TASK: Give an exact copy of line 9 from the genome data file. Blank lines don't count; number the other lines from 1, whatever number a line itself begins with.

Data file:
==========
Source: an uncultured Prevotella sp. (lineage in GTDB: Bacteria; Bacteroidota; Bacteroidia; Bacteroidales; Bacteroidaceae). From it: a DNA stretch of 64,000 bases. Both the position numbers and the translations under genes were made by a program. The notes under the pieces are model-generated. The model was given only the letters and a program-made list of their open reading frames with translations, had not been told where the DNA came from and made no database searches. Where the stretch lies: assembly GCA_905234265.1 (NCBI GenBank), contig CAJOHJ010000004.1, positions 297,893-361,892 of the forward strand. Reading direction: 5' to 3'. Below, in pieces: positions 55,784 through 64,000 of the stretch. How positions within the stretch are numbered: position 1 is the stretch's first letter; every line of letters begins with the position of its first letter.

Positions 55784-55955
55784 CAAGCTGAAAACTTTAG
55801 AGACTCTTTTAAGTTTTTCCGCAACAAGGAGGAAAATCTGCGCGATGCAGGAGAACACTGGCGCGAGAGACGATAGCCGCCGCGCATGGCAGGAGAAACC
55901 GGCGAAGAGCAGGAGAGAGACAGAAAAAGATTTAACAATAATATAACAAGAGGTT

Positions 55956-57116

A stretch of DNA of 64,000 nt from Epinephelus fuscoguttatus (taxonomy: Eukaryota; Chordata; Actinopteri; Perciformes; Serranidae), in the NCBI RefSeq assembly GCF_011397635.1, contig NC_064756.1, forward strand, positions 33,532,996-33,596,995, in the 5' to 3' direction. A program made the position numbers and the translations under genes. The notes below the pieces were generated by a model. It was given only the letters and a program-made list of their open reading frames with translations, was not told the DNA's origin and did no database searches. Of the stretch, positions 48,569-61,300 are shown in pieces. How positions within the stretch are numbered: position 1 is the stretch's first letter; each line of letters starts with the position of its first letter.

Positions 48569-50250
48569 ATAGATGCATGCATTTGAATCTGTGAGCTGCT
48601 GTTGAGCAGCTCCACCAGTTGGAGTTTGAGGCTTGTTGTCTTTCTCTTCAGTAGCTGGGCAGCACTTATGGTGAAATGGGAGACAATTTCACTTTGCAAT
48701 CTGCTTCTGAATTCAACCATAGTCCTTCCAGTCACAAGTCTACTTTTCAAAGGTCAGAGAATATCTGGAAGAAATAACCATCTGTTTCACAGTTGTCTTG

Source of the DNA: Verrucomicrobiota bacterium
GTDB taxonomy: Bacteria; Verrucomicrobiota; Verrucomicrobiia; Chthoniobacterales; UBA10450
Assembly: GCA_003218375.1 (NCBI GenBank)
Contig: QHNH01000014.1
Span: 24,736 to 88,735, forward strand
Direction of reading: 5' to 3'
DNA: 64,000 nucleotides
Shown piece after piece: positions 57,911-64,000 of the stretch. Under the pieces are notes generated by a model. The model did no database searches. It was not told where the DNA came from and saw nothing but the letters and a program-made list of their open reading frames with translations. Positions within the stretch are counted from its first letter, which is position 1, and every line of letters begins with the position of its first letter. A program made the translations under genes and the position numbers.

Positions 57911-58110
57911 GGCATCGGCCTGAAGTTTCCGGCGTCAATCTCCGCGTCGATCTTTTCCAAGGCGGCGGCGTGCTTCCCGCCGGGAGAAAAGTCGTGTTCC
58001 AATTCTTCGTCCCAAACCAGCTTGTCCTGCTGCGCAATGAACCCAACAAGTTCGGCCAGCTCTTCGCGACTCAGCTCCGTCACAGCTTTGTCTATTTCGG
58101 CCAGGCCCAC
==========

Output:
48569 ATAGATGCATGCATTTGAATCTGTGAGCTGCT